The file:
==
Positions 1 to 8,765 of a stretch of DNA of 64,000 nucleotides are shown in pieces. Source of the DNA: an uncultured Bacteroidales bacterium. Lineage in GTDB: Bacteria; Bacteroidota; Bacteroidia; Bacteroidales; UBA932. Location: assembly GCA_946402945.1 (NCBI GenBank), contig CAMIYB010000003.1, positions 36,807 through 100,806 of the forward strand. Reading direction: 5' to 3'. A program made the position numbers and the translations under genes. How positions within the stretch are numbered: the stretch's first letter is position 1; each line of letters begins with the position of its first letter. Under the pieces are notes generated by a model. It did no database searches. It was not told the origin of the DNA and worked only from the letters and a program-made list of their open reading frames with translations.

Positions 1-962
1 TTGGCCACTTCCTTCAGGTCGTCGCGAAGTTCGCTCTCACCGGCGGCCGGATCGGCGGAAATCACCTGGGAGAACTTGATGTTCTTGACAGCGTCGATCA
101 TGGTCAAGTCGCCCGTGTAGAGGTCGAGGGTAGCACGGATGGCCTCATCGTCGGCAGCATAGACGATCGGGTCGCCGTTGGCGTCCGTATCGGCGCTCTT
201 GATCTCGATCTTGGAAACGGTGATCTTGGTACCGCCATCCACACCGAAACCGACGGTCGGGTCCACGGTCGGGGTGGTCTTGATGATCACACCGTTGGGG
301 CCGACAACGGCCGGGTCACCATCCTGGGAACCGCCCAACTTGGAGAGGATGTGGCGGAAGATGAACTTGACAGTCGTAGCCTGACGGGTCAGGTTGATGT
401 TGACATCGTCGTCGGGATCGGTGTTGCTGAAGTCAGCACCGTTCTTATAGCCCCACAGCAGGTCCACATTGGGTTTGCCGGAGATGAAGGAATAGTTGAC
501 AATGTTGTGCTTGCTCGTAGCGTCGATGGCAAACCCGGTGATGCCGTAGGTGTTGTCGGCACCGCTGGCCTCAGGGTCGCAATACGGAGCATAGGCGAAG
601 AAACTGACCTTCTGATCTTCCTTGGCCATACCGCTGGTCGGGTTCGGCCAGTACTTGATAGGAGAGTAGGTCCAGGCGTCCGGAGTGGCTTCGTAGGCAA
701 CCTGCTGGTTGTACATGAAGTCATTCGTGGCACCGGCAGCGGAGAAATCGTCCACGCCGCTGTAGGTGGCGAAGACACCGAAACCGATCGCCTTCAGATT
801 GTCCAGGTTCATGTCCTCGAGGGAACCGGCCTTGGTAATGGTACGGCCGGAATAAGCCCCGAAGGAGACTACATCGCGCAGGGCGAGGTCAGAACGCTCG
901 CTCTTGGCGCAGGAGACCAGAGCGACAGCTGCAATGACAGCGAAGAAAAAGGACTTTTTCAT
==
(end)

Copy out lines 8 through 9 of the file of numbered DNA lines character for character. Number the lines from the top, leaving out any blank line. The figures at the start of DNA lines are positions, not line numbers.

501 AATGTTGTGCTTGCTCGTAGCGTCGATGGCAAACCCGGTGATGCCGTAGGTGTTGTCGGCACCGCTGGCCTCAGGGTCGCAATACGGAGCATAGGCGAAG
601 AAACTGACCTTCTGATCTTCCTTGGCCATACCGCTGGTCGGGTTCGGCCAGTACTTGATAGGAGAGTAGGTCCAGGCGTCCGGAGTGGCTTCGTAGGCAA